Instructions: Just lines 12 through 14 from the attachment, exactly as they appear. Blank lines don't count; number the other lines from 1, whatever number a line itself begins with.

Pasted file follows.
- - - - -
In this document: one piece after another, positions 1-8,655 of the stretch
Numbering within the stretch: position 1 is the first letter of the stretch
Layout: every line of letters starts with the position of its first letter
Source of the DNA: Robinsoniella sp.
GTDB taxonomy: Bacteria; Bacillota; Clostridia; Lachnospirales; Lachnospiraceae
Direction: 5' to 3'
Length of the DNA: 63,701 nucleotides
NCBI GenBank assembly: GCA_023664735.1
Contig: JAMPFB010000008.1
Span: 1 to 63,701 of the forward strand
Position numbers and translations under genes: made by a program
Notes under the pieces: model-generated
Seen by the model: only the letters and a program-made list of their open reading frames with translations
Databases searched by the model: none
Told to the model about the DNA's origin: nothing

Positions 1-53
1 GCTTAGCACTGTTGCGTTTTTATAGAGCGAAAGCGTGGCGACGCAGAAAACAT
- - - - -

Notes under the pieces: model-generated
Seen by the model: only the letters and a program-made list of their open reading frames with translations
Databases searched by the model: none